Vegans can be more or less strict about consuming small amounts of refined sugars. If you are sending a chocolate gift to a vegan, and you are not sure of his or her position, you will want to err on the side of caution.

Strictly Vegan Deluxe is the perfect vegan food gift for him or for her.

Our new “Strictly Vegan Deluxe” gift features the most delectable vegan chocolates made by Rawclates in Brooklyn, NY. Using only raw and organic ingredients, Rawclates makers create smooth and creamy chocolates that are as nutritious as they are delicious! We have found a new love in these chocolates. This gift also includes our famous “Choc-A-Bloc” cookies baked by Berenice Hurtado at our beloved Sweet Leaf Bakery in Long Island City that are made especially for us. These over-sized cookies are loaded with vegan certified coconut flakes, dark chocolate chips, almonds, banana and peanut butter. Rich and moist and a veritable feast for the taste buds. You can’t get these blockbuster cookies anywhere else!

 5. Vegan Beer and Wine Gifts: Bringing beer or wine to a dinner party is customary, and the same is true when the dinner menu will be vegan. However, it may be a little harder to find a vegan beer or wine. Animal by-products, such as dairy and honey, can be added directly into beer, wine or spirits (think Bailey’s Irish Cream or Dogfish Head Brown Honey Rum). That can be fairly easy to identify. But breweries, winemakers and distilleries can also add things during processing and filtration that are much harder to detect such as casein (from milk proteins), isinglass (from fish swim bladders), albumen (from egg whites), sea shells (from mollusks) or gelatin (from bone).

 Don’t make the assumption that a wine is vegan if it’s organic! Organic wine production processes do not necessarily exclude using animal by-products. Kosher wines are a good bet to be vegan, unless they include honey (like Mead or Honey Wine).

 The best way to be sure that a beer or wine is vegan, is to go to a website that specializes in checking: barnivore.com, urbantastebud.com, and vegan.com are some good options.  Bringing a vegan gift of beer or wine will be welcomed and the extra effort you put in to insure that the gift is vegan will be greatly appreciated by your hosts.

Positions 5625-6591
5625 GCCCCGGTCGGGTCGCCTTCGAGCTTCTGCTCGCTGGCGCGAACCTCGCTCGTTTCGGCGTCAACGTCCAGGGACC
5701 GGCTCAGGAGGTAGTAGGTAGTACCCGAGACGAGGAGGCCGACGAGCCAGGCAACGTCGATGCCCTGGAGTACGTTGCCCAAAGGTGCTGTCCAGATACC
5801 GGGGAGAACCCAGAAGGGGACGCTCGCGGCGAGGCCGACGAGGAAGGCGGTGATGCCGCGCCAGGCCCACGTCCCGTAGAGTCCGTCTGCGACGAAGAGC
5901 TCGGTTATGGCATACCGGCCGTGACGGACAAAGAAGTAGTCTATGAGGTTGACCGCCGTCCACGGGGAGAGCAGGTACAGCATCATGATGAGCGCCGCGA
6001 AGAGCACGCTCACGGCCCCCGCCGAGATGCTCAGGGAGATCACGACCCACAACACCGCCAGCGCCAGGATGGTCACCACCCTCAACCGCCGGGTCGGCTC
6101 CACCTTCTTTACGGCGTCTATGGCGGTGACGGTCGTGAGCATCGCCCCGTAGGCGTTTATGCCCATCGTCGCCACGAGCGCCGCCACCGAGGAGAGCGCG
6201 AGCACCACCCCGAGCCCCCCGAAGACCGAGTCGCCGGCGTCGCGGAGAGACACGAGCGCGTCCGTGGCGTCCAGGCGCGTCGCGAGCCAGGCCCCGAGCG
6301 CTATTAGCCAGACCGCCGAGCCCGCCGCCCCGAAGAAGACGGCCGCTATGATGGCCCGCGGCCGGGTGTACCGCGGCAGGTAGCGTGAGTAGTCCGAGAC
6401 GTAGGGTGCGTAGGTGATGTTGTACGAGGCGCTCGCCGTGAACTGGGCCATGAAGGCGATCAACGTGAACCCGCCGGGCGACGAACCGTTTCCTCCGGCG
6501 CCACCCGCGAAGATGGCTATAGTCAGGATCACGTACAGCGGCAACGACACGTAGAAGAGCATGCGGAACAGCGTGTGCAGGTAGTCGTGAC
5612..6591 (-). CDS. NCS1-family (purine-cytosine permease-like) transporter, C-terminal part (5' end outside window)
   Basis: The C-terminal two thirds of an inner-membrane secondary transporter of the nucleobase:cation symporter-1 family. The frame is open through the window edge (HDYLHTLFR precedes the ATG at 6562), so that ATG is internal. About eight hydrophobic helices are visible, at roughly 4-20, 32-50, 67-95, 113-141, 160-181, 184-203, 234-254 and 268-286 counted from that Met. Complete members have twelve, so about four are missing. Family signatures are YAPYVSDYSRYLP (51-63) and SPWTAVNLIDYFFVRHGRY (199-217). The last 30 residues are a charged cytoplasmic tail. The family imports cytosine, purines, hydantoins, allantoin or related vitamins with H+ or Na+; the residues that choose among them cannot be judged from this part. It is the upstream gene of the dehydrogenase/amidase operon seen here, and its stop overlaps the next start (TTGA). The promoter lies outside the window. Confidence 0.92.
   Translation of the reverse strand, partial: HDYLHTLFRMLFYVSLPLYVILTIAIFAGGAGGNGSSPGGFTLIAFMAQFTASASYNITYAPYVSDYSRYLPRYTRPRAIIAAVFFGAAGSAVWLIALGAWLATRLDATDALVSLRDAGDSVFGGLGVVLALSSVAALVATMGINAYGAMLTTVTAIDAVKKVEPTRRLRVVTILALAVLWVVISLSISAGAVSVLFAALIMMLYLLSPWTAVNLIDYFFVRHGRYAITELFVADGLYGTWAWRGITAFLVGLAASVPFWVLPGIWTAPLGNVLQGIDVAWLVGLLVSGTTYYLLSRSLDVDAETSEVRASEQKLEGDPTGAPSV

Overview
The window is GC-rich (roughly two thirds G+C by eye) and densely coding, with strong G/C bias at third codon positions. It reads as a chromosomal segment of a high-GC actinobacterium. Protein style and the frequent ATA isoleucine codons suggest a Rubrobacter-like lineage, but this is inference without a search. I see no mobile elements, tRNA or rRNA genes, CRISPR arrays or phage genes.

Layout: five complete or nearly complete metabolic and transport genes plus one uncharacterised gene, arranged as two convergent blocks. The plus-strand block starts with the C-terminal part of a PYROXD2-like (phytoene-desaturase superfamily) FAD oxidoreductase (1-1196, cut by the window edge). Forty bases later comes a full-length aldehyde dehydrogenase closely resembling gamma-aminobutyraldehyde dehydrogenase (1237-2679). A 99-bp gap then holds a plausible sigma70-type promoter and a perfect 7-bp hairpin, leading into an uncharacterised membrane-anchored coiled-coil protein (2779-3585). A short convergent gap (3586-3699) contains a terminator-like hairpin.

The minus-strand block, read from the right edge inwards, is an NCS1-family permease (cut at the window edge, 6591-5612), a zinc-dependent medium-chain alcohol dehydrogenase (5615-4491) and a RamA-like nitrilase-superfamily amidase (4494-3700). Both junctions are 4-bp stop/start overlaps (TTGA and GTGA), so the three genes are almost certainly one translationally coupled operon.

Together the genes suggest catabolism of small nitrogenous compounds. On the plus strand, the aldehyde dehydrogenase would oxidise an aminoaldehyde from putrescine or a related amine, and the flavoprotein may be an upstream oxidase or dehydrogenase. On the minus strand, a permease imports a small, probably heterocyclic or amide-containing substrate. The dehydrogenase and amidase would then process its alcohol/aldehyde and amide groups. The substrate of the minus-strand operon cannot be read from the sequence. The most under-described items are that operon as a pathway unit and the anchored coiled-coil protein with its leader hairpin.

Vegan Gift Ideas — To Wear and Use

People who are vegan are often committed to more than just eating a vegan diet. Veganism can be a way of living. Being conscious of avoiding foods that come from animals lends itself to being conscious of avoiding products that either come from animals (such as leather or down) or contain animal by-products (such as glycerides derived from animal fat) or use animal testing during development (such as many cosmetics and skin care products). So when considering a gift to wear or use for a vegan, whether for her or him, you will want to be aware of the materials and substances used to make the product.

1. Belts, Wallets, Handbags or Satchels: Leather is the most common material used to make these items. However, there are a growing number of alternative materials that you can find if you are searching for a vegan friendly gift for him or for her. Called “pleather” in the old days, today the term is “vegan leather” — which sounds much more appealing, doesn’t it? Vegan leather can be made from cork (or even pineapple leaves!!) but usually it is made out of petroleum-based products such as polyurethane or polyvinyl chloride (PVC), which may meet animal cruelty free standards but is certainly not eco-friendly. Something to consider. But there are also other materials that are used to make belts, wallets, handbags and satchels including re-cycled rubber, metal, cork, canvas and other cloth, nylon or bamboo. Check out the website theminimalistvegan.com for sustainable vegan substitutes. MattandNat.com has some really nice designs and always endeavor to use materials other than PVC.

 2. Cosmetics, Skin Care and Bath Products: Cosmetics and skin care products are notorious for employing animal testing during development. In fact, many of the very recognizable make-up and skin care brands still are not completely animal cruelty free such as Avon, Cover Girl, Clinique, Maybelline, and Revlon. Happily, there are a multitude of new companies that have dedicated themselves to designing products without cruelty to any animal.

Unfortunately, if you are looking for a gift for a vegan, products that are designated as: cruelty free, organic, non-toxic, 100% natural, botanical or vegetarian (which of course is commendable) does not necessarily mean they are vegan! Many companies use ingredients that are animal by-products, or do not specify whether an ingredient that could potentially be from an animal source is animal free or not. Some good examples of this are glycerin, which can be made from either animal fat or vegetable oil; and “natural flavors” which can be animal-, vegetable- or mineral-derived. If not specified, you can assume that it is not vegan.